The other day we received an email from ‘SandraDiDeeYo’ who asked a question we could not believe no one had asked us in the past…
“The news is full of boil water advisories in my state recently. Maybe I never paid attention before and they were always in the news but since now I am paying attention I want to know why do cities advertise boil water advisories?”
A very good question, indeed, and not one that has a definite set of answers… though we will attempt to give a few reasons anyways explaining why cities might issue boil water advisories.
- Water main breaks: Unexpected ruptures in the previously sealed system may allow unwanted bacteria and other contaminants to enter the water supply.
- Scheduled water line maintenance: Opening the previously sealed water line for any reason, even for scheduled maintenance, can allow unwanted contaminants access to the water supply.
- Pump failures: If a pump or related component fails water pressure in the lines drops. When that happens, back pressure in the water lines could possibly ‘suck’ unwanted contaminants into water supply via small cracks or fissures ordinarily not considered a problem because normal operating pressure expels water out through those openings in the form of small leaks.
- Water quality testing reveals contamination: Seemingly an obvious reason, but we mention it to remind everyone that municipal and private water treatment facilities must, by law, perform a set number of tests on the water they distribute each and every day, hour, week and month.
If a predetermined number of tests come back positive for bacteria the facility must, by law, notify local authorities who will issue a boil water alert until the situation gets remedied.
Having said what we just said, we’d now like to take a moment to thank the dedicated men and women who spend their days monitoring the quality of the drinking water too many people take for granted.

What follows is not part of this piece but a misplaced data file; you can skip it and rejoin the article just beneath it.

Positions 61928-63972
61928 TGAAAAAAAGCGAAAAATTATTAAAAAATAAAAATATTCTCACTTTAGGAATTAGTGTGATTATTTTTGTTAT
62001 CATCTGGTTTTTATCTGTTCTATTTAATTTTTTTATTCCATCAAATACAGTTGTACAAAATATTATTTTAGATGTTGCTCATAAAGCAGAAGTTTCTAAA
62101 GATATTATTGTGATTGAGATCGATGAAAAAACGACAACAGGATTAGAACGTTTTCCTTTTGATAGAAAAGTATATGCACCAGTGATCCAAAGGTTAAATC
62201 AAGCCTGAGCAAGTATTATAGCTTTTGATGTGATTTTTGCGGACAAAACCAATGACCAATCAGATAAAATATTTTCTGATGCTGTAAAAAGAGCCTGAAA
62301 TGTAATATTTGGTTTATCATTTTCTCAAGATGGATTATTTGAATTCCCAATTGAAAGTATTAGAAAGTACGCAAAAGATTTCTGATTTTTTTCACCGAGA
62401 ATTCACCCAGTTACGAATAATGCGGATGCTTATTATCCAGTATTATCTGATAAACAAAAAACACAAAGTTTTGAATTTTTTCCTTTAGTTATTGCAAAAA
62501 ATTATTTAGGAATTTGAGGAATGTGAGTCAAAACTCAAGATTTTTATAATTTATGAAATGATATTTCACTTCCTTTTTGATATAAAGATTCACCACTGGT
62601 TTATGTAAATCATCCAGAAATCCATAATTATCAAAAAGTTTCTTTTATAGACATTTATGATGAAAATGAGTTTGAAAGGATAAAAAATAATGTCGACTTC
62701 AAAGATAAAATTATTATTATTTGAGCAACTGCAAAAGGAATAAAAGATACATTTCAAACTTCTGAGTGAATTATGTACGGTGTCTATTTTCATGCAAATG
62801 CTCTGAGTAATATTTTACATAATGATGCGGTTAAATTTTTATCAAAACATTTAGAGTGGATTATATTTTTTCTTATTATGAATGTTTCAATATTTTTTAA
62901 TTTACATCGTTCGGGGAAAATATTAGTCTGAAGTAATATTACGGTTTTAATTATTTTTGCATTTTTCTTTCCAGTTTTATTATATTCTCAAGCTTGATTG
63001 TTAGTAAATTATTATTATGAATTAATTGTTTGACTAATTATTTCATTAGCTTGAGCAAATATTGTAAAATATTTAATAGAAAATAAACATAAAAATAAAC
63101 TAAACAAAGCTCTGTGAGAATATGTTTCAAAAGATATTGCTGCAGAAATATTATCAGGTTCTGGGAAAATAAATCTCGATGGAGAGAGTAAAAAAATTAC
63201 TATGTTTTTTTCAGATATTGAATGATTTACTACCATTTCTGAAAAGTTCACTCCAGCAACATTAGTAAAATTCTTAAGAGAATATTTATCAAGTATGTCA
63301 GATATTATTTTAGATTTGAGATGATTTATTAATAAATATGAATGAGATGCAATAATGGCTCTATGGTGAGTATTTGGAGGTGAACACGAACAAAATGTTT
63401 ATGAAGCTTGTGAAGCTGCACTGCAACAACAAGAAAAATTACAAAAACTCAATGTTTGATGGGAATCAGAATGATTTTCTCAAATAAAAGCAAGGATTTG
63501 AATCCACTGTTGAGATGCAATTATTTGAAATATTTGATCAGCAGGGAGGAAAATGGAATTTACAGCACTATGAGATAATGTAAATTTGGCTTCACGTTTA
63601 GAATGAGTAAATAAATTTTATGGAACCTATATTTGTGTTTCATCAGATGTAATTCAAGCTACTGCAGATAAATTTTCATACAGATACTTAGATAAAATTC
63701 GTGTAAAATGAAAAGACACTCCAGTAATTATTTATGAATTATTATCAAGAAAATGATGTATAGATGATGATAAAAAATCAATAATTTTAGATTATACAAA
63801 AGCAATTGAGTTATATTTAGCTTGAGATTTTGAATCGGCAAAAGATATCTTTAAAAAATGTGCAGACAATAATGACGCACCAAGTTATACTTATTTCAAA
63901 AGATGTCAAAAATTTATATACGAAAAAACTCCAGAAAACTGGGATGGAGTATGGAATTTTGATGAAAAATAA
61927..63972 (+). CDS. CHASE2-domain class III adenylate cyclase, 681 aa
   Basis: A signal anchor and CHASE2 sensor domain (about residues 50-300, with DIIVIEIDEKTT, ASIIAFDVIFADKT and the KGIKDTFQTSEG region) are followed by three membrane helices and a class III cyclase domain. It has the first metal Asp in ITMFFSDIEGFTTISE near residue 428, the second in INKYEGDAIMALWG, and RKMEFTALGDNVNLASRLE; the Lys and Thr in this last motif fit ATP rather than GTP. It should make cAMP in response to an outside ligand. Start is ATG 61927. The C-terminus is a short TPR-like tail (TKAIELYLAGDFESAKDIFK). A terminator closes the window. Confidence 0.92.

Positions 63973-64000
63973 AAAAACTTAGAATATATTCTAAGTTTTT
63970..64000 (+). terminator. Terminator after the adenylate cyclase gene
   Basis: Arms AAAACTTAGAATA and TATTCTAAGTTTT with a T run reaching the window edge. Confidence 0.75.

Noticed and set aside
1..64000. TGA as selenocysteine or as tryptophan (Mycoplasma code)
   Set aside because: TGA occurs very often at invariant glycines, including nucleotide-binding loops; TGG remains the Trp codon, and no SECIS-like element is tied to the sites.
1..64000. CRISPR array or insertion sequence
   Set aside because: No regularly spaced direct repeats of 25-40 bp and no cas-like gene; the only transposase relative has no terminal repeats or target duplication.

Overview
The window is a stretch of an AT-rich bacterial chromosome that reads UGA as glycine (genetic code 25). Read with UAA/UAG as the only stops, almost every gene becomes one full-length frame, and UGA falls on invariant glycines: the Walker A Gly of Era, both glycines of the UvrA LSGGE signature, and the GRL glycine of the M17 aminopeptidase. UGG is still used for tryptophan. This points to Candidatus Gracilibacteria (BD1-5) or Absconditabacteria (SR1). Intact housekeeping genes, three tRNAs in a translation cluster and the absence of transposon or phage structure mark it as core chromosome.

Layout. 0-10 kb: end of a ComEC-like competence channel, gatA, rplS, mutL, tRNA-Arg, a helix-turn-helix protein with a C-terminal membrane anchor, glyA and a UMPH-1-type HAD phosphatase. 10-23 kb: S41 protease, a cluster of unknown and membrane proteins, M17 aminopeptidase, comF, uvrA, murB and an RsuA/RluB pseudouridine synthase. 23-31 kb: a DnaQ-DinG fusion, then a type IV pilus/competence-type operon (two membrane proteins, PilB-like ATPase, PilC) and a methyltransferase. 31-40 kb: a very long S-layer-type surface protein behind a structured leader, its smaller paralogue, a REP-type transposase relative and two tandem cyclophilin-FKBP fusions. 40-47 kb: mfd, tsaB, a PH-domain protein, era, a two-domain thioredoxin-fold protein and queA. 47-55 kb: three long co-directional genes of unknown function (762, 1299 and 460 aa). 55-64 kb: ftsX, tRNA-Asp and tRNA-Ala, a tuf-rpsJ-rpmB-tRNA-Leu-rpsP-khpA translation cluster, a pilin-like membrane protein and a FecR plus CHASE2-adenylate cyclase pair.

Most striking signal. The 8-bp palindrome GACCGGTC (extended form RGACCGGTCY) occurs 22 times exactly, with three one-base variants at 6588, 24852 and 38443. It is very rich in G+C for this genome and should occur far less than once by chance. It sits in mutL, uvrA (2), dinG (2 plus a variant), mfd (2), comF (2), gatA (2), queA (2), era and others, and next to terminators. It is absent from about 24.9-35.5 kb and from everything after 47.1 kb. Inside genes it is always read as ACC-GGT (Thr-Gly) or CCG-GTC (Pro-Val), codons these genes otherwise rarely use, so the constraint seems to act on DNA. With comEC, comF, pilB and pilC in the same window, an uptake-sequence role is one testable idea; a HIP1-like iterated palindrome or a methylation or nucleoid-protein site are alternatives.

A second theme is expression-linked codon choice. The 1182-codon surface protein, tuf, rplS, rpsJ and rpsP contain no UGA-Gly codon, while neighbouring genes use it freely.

Interested in learning more about the quality of the tap water in YOUR area? Contact you local water treatment facility or health department and ask for the most recent Water Quality Report. By law they have to provide you with a hard copy or the link to where they have the information posted online.
What does boiling the water do?
Quite simply, it kills off any potentially harmful that may have slipped into the water supply on its way to your home or office. Do make sure you bring the water to a full rolling boil before use and make sure you do not leave the water sitting around too long out in the open (unsealed) because boiling will have also removed any disinfectants normally found in your water that provide a buffer against incidental bacteria floating around in the air.
One danger associated with boiling water, aside from the risk of getting scalded or badly burned by hot water, has to do with metals in drinking water. Boiling water concentrates the metals — if present in the source water — so if your water normally contains dissolved metals you may want to consider switching to bottled water instead of boiling your water until the boil water advisory gets lifted.
Interested in removing metals from your drinking water? You may want to consider a reverse osmosis water filtration system.